Thank you for your interest in SLPR. Below is information on submitting print and online articles for publication consideration.

Print Journal

SLPR publishes one volume per year (usually in the spring), and the majority of the articles published by SLPR in each volume fall into one or more "Symposium" Issue(s). Each symposium is a collection of articles exploring a single policy issue in depth and from a variety of perspectives. The symposium topics for the upcoming volumeVolume Twenty-Sixare The Role of Religion in Contemporary American Jurisprudence and Public Policy and Mental Health in the Twenty-First Century. For more information on each symposium, please see our Descriptions page. SLPR also publishes several "Features" articles each year, which may address current public policy issues that do not fall within the symposia topics. Features range from 15,000 to 25,000 words.

Symposium and Feature articles published in the print journal will also be published online.

To submit an article for consideration, please email your manuscript along with any cover letter, abstract, or author CV to the appropriate Lead Editor (see below). If your article falls under the purview of one of the upcoming symposium topics, address your submission accordingly. For all other articles, address the submission to the Features Articles Editor. SLPR prefers electronic submissions but also accepts paper submissions. Send such submissions to Stanford Law & Policy Review, Stanford Law School, 559 Nathan Abbott Way, Stanford, CA 94305.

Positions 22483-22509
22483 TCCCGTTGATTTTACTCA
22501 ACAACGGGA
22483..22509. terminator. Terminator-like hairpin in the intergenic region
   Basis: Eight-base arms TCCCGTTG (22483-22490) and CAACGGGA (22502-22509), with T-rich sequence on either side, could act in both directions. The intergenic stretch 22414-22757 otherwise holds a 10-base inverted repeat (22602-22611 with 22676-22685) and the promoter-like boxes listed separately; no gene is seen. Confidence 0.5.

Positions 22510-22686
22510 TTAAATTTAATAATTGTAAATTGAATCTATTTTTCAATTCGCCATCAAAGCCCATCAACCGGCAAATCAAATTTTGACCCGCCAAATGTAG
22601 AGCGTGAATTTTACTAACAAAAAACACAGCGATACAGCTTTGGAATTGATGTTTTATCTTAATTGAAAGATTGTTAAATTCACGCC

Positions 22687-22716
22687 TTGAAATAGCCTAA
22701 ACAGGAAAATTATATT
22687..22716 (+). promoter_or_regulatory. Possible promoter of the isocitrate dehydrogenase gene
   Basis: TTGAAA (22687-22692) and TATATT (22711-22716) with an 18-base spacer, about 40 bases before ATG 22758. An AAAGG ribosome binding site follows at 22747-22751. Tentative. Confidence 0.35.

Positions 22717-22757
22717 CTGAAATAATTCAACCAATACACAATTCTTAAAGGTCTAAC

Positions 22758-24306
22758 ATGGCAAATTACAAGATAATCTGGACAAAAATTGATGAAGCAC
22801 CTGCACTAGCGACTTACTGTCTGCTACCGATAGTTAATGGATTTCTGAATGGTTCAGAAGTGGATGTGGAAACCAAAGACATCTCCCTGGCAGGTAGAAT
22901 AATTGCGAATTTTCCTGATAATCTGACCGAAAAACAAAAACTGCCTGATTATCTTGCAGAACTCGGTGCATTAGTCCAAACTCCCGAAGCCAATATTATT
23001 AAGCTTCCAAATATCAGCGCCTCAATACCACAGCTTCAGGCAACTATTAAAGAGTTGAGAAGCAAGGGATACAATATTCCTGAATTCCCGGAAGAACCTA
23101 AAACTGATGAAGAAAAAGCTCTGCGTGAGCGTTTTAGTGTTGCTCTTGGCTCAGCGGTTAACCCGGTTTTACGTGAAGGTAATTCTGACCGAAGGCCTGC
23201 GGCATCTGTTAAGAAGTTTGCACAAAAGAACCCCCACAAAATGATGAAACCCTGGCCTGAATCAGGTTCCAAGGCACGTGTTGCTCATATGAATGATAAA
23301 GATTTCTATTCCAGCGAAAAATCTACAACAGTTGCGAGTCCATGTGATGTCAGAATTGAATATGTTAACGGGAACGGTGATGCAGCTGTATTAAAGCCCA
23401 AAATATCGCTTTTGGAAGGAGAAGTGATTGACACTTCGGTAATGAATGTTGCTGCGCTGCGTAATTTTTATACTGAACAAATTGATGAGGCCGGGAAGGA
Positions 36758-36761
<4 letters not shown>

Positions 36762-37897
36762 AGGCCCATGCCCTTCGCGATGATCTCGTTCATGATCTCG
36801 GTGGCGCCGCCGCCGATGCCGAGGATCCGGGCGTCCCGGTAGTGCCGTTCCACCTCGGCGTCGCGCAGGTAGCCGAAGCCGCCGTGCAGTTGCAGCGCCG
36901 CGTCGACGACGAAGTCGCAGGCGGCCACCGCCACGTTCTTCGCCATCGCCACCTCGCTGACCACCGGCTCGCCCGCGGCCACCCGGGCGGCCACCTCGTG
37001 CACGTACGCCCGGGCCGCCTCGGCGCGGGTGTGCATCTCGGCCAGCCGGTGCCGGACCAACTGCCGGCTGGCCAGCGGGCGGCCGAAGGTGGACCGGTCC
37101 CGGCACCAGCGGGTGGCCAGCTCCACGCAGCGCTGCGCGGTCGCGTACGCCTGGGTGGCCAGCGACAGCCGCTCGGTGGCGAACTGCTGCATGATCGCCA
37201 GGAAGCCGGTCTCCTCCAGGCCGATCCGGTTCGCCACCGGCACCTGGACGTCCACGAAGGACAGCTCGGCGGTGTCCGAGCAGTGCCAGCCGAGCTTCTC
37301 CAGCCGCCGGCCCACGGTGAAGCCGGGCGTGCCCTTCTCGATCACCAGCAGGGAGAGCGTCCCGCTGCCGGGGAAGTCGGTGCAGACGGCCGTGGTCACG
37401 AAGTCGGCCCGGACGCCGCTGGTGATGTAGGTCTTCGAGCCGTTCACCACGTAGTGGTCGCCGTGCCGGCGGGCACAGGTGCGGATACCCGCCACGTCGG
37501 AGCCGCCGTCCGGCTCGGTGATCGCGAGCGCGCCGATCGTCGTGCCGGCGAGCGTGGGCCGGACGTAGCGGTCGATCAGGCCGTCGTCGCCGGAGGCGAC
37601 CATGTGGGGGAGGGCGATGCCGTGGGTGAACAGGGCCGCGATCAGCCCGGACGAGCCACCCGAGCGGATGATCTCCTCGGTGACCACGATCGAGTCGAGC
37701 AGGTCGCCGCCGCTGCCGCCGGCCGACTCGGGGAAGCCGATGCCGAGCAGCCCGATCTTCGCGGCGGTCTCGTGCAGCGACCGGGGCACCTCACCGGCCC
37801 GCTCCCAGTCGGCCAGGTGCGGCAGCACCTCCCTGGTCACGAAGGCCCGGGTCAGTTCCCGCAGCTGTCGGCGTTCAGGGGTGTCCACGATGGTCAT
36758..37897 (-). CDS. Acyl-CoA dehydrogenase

SLPR's submissions window is currently closed.  

Steven Spriggs | Lead Features Editor 

Sari Sharoni | Symposium: The Role of Religion in Contemporary American Jurisprudence and Public Policy  

Lilah Hume | Symposium: Mental Health in the Twenty-First Century 

SLPR Online

SLPR Online is our new online platform, and it has a separate submissions process. Online articles may be submitted at any time and do not have to correspond to our symposia topic areas. Rather, the topic requirements are simply that the piece must be both timely and policy driven. Submissions should be no more than 2500 words, with a 25 footnote maximum.

More details can be found in our Online section.

For futher questions or to submit an online article, contact the Online Editors, David Berman and Thomas Wakefield: and

Student Notes

Students may submit Notes or Legislative Notes. For details about the submissions process for these pieces, contact the Lead Notes Editors, Peter Kurtz and Michael Ronca: and